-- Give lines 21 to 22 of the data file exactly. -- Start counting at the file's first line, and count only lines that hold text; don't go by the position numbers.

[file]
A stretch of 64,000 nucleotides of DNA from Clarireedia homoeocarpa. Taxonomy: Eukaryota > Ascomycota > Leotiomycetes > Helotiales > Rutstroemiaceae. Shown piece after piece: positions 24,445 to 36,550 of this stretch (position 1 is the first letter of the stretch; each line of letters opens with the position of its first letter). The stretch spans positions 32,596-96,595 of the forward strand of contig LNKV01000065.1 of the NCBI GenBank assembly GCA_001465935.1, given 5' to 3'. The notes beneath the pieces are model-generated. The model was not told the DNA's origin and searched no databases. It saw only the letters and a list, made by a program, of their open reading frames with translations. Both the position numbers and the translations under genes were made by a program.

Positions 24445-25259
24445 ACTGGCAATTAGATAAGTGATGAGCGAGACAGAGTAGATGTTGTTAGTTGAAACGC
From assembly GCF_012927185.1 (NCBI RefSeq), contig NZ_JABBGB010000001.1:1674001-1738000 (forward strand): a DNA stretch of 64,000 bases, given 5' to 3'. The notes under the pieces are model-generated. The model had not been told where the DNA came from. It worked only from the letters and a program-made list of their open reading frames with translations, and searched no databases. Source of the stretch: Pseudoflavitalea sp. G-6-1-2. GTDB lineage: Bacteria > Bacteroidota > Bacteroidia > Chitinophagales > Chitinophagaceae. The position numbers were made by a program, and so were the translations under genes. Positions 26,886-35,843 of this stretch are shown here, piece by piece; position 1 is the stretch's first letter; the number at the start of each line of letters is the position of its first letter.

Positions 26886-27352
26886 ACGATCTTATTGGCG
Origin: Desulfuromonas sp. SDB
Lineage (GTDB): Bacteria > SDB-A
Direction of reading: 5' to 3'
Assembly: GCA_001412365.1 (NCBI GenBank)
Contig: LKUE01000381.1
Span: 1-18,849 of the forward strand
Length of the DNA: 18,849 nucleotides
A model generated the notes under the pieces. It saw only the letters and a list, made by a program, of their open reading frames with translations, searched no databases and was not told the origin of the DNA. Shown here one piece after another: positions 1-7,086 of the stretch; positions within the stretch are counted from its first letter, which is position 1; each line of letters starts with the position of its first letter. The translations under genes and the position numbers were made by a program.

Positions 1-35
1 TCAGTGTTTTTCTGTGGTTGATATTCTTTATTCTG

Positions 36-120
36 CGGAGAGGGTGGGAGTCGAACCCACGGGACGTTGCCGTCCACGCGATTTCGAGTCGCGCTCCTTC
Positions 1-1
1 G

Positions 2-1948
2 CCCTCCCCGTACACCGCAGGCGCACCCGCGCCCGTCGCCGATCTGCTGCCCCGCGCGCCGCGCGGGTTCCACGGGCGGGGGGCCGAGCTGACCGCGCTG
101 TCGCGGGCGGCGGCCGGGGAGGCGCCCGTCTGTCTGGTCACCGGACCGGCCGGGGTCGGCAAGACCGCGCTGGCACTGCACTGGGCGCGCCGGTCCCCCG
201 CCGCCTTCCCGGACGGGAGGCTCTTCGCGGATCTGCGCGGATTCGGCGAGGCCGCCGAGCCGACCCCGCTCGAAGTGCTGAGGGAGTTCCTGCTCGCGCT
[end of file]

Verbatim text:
Positions 2-1948
2 CCCTCCCCGTACACCGCAGGCGCACCCGCGCCCGTCGCCGATCTGCTGCCCCGCGCGCCGCGCGGGTTCCACGGGCGGGGGGCCGAGCTGACCGCGCTG